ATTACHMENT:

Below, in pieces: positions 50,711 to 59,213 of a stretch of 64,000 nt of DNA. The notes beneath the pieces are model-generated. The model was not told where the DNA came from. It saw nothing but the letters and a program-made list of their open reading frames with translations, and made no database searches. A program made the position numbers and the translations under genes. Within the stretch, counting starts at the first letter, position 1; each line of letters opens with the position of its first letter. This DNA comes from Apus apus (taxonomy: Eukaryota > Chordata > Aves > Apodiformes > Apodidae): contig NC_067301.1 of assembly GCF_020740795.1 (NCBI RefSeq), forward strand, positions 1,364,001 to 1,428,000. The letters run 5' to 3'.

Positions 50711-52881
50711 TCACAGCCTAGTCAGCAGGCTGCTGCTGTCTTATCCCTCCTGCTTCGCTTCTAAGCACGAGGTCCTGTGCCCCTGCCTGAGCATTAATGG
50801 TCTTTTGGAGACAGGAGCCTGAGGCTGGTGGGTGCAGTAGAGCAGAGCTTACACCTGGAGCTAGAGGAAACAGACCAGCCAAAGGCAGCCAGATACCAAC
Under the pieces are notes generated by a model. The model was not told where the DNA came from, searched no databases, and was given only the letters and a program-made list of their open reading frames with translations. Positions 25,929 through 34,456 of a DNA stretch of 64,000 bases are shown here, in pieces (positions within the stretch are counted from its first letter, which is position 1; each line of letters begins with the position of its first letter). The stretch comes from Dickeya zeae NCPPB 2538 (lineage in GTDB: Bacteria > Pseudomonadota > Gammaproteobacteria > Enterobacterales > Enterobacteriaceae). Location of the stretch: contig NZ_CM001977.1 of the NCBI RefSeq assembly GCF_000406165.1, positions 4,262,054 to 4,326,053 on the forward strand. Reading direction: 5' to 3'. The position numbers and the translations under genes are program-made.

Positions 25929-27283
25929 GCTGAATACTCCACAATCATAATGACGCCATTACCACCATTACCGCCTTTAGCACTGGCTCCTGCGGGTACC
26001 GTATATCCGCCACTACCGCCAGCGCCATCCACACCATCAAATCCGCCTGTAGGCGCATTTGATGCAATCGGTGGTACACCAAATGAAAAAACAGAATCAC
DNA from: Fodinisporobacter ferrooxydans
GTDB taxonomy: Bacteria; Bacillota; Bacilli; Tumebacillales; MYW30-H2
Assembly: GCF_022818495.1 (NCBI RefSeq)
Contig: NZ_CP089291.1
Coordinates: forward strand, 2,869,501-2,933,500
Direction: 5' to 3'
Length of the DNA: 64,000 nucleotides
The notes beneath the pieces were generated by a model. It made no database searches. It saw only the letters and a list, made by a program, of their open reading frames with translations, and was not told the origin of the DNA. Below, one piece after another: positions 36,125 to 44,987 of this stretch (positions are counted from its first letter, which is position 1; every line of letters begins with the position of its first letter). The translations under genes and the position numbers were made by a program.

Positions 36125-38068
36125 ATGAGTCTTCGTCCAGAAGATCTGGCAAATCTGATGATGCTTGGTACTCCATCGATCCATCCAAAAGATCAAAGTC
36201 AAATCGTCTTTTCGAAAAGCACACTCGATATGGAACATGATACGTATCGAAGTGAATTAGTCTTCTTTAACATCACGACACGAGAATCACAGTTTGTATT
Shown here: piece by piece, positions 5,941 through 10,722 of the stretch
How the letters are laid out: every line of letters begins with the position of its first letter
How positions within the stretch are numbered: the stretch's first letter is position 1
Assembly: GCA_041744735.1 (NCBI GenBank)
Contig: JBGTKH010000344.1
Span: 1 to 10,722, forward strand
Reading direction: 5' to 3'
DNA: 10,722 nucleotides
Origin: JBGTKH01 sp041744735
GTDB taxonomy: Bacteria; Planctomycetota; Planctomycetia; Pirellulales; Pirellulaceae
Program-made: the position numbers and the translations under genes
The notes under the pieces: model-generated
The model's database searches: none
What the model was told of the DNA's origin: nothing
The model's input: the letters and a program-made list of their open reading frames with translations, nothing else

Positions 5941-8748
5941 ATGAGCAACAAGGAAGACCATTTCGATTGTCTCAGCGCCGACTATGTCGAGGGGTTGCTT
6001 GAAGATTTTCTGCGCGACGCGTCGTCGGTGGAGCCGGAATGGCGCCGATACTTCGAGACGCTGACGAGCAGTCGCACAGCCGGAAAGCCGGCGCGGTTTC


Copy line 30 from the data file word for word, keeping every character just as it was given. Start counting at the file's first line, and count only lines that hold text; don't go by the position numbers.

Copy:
Program-made: the position numbers and the translations under genes